It’s fair to consider that a new rabbit’s foot or a few four-leaf clovers could do as much as anything to aid Jake Voracek’s struggles in finding the back of the net this season. After all, in a game where luck often plays a factor, Voracek hasn’t had any this season. If a missed open net and a few pucks off the post had gone his way over the first quarter of the campaign, there would be little if any question about his game.
But they haven’t, and so the questions come up when things happen like Voracek moving to left wing on a line with Sean Couturier and Wayne Simmonds. Dave Hakstol plans to go with the new look on Tuesday night when the Flyers host Carolina, and it will be the first time in a while that Voracek has come down the ice on the left side.
“The first couple games when I got traded here I played with Danny [Briere] and Simmer,” Voracek said after Monday’s practice. “It’s a new experience; going to be a new challenge. It’s a little bit different timing. The game’s really different off that left side. So I just have to adjust it and we’ve got to find a way to produce as a line.”
Voracek is open to the change in scenery – after all, it’s popular among life coaches and people who lead business seminars to say that the best way to solve a problem is often to simply look at it from a different direction. From his current vantage point on the right wing, Voracek has one goal – the OT winner against Carolina one month ago – but has come mighty close to several others. On Dec. 4 in New Jersey, he hit the post so hard in overtime that the Devils could have sent him a bill for the damage.
“In Dallas I had a couple that I was 100 percent sure it was going to be in, but it ended up just sitting in the crease,” Voracek said. “Something’s got to get me going. It can’t last for much longer. Obviously [the change is] going to be a big difference, but like I said, I think I’m good enough to adjust to that. So I just have to find a way.”
And that’s the thing – Voracek has by no means been playing badly. He had a slow start to the season, but he has 15 assists, which is second on the team, and he’s notched 10 of those in the last 14 games. Hakstol said he’s trying the change not only for Voracek, but for the overall Flyers lineup as well.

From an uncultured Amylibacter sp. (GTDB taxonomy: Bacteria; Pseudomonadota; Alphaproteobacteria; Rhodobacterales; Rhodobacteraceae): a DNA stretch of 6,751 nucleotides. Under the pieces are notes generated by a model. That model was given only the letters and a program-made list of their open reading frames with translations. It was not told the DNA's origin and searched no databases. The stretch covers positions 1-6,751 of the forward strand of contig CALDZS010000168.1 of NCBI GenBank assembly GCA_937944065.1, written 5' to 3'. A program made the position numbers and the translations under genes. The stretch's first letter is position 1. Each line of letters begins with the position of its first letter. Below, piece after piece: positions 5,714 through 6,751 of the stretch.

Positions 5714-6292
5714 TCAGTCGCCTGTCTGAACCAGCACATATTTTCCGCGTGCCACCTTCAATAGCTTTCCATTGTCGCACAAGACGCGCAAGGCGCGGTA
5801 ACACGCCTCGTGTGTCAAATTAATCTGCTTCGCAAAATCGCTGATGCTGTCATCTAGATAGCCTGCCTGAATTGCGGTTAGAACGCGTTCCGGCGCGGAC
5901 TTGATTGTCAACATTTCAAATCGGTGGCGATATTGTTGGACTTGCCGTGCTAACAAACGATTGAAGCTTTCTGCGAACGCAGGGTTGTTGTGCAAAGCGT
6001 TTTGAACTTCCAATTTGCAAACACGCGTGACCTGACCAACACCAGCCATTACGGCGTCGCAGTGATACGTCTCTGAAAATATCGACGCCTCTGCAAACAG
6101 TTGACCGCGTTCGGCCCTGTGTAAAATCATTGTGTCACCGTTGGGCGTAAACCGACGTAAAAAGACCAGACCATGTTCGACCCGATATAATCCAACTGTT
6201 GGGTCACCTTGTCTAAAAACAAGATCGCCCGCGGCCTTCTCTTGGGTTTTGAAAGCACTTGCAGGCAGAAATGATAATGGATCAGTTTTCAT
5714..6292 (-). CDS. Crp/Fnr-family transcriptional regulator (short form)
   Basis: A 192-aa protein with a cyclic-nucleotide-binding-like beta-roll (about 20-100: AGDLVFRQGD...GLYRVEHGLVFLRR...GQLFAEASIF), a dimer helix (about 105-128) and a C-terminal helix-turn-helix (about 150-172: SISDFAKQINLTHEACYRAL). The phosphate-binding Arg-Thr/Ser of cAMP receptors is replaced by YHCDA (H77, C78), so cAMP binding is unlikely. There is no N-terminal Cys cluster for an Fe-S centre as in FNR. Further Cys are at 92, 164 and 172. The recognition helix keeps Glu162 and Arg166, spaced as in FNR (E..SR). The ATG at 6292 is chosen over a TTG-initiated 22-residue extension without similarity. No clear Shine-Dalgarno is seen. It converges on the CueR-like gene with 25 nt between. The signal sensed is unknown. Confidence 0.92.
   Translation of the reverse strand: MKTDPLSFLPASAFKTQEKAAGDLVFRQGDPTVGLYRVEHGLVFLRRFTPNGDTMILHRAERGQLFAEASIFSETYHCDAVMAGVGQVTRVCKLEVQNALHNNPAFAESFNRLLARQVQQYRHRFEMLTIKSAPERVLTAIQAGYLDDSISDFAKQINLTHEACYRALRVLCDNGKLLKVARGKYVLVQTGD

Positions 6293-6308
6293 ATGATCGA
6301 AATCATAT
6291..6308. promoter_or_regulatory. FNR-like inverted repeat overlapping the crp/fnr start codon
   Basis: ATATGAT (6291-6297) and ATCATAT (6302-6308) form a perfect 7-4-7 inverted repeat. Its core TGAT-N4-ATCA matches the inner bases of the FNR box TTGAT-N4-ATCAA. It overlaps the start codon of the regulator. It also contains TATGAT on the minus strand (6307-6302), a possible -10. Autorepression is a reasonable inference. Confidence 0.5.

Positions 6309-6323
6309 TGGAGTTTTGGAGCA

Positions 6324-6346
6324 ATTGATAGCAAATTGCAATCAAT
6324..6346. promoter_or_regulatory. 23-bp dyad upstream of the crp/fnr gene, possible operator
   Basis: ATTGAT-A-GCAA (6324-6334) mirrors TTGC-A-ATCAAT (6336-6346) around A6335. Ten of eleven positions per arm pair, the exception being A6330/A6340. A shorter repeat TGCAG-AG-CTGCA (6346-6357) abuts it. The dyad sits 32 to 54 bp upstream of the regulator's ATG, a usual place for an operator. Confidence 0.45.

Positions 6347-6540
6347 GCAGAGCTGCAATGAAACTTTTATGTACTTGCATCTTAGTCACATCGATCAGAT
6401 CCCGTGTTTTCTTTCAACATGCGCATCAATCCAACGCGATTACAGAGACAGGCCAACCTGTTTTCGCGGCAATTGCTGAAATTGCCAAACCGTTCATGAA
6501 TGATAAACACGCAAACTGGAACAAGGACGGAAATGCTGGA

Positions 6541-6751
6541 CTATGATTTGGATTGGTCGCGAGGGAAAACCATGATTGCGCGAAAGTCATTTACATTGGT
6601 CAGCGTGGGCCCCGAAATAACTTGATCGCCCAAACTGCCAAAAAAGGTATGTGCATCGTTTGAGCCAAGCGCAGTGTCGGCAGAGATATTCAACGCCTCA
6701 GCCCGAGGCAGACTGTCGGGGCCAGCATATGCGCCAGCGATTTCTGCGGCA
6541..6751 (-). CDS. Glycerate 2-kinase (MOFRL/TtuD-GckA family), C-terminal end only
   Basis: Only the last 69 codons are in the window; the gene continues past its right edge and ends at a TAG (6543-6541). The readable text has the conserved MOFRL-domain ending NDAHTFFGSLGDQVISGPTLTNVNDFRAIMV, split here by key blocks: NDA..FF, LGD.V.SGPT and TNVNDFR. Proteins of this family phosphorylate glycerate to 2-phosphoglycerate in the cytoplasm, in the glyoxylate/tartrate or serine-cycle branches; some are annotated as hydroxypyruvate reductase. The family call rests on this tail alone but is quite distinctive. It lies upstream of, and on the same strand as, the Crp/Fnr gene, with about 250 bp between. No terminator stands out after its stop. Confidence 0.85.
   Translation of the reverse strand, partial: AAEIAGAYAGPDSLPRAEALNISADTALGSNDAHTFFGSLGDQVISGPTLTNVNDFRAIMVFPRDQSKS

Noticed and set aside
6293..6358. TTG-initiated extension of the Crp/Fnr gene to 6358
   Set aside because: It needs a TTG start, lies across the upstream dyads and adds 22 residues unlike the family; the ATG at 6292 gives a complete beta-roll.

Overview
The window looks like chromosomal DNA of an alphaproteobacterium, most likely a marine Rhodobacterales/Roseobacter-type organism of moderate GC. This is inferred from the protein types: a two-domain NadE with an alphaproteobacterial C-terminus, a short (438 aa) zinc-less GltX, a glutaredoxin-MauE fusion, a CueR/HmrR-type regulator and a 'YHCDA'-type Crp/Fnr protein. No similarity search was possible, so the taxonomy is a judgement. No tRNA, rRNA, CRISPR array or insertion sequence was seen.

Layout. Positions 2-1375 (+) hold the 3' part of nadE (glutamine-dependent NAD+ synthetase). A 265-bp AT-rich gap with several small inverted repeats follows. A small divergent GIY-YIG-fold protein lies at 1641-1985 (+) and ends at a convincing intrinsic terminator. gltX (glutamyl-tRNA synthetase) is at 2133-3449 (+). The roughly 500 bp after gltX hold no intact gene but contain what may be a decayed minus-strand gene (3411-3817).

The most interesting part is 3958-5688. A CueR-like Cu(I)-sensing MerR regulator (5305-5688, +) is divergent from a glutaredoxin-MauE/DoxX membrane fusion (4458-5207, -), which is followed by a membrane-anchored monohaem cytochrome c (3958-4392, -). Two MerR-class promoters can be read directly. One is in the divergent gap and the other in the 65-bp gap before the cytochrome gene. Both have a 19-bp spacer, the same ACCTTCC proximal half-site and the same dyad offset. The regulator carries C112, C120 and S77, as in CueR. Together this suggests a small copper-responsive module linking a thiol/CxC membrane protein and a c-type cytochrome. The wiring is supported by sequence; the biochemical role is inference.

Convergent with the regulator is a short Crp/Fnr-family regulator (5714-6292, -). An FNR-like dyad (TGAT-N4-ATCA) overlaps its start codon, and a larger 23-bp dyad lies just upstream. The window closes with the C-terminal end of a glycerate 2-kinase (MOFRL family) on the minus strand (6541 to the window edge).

“I think Jake’s playing pretty well,” Hakstol said. There’s a number of different things we’re looking at. One domino effect of that we’re looking at is [Pierre-Edouard Bellemare, Chris VandeVelde and Ryan White] go back together. That’s been a good line for us on a long-term basis when they’ve been together.
“It’s not any extra focus on Jake. It’s about improving our team as much as we can – making our team a little bit better.”
However, Voracek knows his game has been a tiny bit off this year. He’s been consistently around 20 goals per year in three of his four years with the Flyers; his other year was also 22 goals, but in a 48-game season, which is a 38-goal pace for a full year. If he were on a 20-goal pace this season, he’d be at eight goals so far, which he’s not. But his pace on assists is 0.50 per game, which is above his NHL career average and right below the 0.52 he’s averaged as a Flyer.
“I don’t think I’m playing at the same level I did the last three years,” Voracek said. “I wouldn’t say I’m playing great, but I’m not playing that bad. I’m not playing [bad enough to] only have one goal, but I’m not playing [great enough] to have ten.”
Voracek is left-handed, so he’s been playing his “off-wing” for most of his career in that he’s a lefty playing down the right side. Moving to the left wing results in a little bit of a different approach to the game.
“Most of the plays you receive it and pass it on your backhand, but when you open up you see the whole ice,” Voracek said. “When you’re playing on your wing you have to keep it more in straight lines. It’s easier because the [defense] is further from you. Being a lefty on the right side, the D can step up on you, but on the other hand you have more options. You can step to the middle and shoot, or you can protect it better on your right side. It might help. We’ll see in the next few games.”
Simmonds has made the switch a handful of times over the course of his career, and he has confidence that his new linemate will be able to adjust.
“I think it’s more in your head than it is physically or anything,” Simmonds said. “You’ve just got to remember when you’re coming back into your zone which side you’re on. It’s almost second nature when you’ve been playing one position your whole life… you don’t even think about it. You just come back and you stop and you’re always in your spot.”
He also has confidence that once Voracek finds the net, the goals will come in bunches.
“If he scores one then he’s probably going to score 20,” Simmonds said. “It’s going to be unbelievable. He’s got everything going for him. It’s just that sometimes you don’t get all the bounces. He just has to keep shooting."